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The King of Cape May Point

Alex Lamoreaux|

For over a month now, an immature male King Eider has been hanging out along the beach at Cape May Point. It is most often seen foraging around the jetty at the St. Mary’s dune crossing – that is where my friends and I were able to catch up with it on the evening of January 2nd. The eider was a lifer for Mark and the first time any of the three of us have seen an immature male of this species! We arrived at the St. Mary’s dune crossing a little before 4:00pm and at first, didn’t see the eider anywhere. A few minutes later, I spotted it right down in front of us! The bird had must of been hidden behind the jetty when we first arrived or was under water the whole time – something we realized may have been entirely possible since we witness the eider dive under and not resurface for several minutes at a time! Using one side of the jetty as a blind, I was able to photograph the bird at a nice distance. Although the position of the sun was not in our favor, I was able to get a few shots that I was happy with while Josh and Mark took some digi-scoped video.

Immature male King Eider at Cape May Point. (Photo by Alex Lamoreaux)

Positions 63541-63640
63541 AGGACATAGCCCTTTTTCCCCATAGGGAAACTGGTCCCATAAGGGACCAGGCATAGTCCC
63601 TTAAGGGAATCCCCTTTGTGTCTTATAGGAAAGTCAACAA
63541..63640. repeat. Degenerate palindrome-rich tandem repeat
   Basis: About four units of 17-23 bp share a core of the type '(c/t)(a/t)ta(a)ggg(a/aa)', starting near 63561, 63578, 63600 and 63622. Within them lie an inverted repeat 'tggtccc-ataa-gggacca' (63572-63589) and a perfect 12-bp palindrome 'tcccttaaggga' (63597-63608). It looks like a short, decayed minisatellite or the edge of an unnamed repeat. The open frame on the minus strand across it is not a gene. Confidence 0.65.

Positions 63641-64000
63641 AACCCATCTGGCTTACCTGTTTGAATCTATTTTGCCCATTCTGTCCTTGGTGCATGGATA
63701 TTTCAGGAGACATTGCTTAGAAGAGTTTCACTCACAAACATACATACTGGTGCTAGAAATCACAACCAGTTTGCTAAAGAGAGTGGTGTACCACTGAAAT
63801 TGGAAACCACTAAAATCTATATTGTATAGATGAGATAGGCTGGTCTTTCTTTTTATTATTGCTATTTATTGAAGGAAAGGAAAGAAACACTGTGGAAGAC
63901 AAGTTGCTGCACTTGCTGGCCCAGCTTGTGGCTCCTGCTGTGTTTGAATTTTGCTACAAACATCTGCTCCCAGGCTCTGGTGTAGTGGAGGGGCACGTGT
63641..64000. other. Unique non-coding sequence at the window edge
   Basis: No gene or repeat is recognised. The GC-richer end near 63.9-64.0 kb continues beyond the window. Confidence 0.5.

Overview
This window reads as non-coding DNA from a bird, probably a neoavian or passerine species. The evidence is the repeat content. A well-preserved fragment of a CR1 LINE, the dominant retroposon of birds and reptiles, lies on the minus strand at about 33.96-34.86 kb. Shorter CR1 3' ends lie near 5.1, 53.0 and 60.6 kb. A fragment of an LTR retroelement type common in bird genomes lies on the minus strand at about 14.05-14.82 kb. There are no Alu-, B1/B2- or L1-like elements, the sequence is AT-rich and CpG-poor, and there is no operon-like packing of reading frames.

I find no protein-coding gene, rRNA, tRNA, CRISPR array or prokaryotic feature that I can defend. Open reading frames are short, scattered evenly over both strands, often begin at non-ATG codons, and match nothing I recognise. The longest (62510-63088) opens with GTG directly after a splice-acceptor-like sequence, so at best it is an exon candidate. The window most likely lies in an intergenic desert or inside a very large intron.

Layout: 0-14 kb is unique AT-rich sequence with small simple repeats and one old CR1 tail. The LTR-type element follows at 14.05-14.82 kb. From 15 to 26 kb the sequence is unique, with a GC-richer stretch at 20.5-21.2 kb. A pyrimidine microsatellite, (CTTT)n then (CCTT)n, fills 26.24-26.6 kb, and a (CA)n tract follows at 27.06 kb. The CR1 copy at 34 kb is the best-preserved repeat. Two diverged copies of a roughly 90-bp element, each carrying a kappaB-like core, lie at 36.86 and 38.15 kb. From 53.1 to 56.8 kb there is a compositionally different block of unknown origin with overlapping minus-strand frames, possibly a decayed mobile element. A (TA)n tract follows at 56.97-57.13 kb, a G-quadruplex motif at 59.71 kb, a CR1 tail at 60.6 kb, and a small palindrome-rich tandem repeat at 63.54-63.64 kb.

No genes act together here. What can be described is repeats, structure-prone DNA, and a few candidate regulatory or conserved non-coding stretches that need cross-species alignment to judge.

Immature male King Eider at Cape May Point. (Photo by Alex Lamoreaux)

Immature male King Eider at Cape May Point. (Photo by Alex Lamoreaux)

Immature male King Eider at Cape May Point. (Photo by Alex Lamoreaux)

About the Author

Alex Lamoreaux

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Alex Lamoreaux has been an avid birder and naturalist since he was a youngster, growing up exploring the farmland and Appalachian ridges near Hershey, Pennsylvania. He attended Penn State University, studying wildlife biology. Alex has traveled extensively throughout North America, Central America, and South Africa and is a freelance nature tour guide, field biologist, and wildlife photographer. Alex has worked on wildlife research projects ranging from Whimbrel migration along the coast of Virginia to Yellow-billed Cuckoo nesting in the desert southwest. He has been the migration counter at the Hawk Ridge Bird Observatory for the past two fall seasons, documenting the massive visible migration of raptors and songbirds along Lake Superior. Alex loves to share his knowledge of nature, and strives to bring the birding community together to share in the fun that studying birds and wildlife has to offer. He has helped to organize and coordinate birding events in his home state of Pennsylvania and beyond. Contact Info Alex Lamoreaux aslamoreaux@gmail.com (717) 943-7086